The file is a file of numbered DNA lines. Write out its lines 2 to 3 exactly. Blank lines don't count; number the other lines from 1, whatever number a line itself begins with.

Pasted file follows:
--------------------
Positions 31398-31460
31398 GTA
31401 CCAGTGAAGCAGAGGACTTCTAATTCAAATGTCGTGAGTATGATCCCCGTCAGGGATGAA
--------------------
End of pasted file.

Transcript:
31398 GTA
31401 CCAGTGAAGCAGAGGACTTCTAATTCAAATGTCGTGAGTATGATCCCCGTCAGGGATGAA